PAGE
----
Teacher Compensation Policy
The state should support differential pay for effective teaching in shortage and high-need areas. This goal was consistent between 2015 and 2017.
Shortage-Subject Areas: Arkansas supports differential pay by which a teacher can earn additional compensation by teaching certain subjects, including science, math, or technology.
High-need Schools: Arkansas supports differential pay for teachers working in high-priority districts. New teachers can earn $5,000 for the first year of teaching, $4,000 for the second and third years of teaching, and $3,000 for the fourth and subsequent years.
Loan assistance is also provided to candidates willing to work in a geographic area of the state deemed a critical shortage area. For each year loan recipients teach in a critical shortage area, 20 percent of their loan will be forgiven. After five years, the entire loan will be forgiven.
Teachers who are National Board Certified are eligible to receive a $5,000 annual supplement. However, this differential pay is not tied to teaching at high-need schools.
Arkansas Code 6-17-811; 6-17-2703 Incentives for Teacher Recruitment and Retention in High Priority Districts 4.01.5 http://www.arkansased.org/public/userfiles/Legal/Legal-Current%20Rules/ade_278%20recruitment%20and%20retention%20-%20april%202012.pdf SB 27 (2017) Act 1803 of 2003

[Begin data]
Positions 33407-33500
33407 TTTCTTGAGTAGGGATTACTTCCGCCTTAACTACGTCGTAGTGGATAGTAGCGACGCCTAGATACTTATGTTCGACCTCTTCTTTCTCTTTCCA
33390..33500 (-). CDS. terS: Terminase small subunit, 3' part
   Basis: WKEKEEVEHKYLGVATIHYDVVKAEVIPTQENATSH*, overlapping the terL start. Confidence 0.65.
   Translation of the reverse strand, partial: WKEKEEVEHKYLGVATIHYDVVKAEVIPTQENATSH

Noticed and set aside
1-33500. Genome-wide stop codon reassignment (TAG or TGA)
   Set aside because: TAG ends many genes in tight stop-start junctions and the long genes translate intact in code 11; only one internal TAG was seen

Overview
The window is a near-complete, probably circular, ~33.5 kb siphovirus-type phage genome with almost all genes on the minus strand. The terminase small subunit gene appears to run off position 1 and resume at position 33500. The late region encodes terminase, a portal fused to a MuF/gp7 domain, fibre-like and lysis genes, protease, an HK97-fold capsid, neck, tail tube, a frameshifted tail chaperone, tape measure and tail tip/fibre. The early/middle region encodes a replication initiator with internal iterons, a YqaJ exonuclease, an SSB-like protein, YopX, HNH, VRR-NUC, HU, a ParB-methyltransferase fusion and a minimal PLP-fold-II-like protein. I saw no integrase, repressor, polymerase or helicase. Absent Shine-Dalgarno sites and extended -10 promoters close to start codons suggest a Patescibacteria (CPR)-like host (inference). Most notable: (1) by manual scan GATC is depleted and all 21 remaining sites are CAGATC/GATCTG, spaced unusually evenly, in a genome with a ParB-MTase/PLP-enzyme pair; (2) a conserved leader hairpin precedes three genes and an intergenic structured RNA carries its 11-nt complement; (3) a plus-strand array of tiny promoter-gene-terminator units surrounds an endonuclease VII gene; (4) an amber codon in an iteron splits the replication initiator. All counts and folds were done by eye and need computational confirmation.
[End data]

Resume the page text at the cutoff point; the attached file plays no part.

tying National Board supplements to teaching in high-need schools.
This differential pay could be an incentive to attract some of Arkansas's most accomplished teachers to low-performing schools.
Arkansas had no comment on this goal.
8B: High-Need Schools and Subjects
States should help address chronic shortages and needs. States should ensure that state-level policies (such as a uniform salary schedule) do not interfere with districts' flexibility in compensating teachers in ways that best meet their individual needs and resources. However, when it comes to addressing chronic shortages, states should do more than simply get out of the way. They should provide direct support for differential pay for effective teaching in shortage subject areas and high-need schools. Attracting effective and qualified teachers to high-need schools or filling vacancies in hard-to-staff subjects are problems that are frequently beyond a district's ability to solve. States that provide direct support for differential pay in these areas are taking an important step in promoting the equitable distribution of quality teachers. Short of providing direct support, states can also use policy levers to indicate to districts that differential pay is not only permissible but necessary.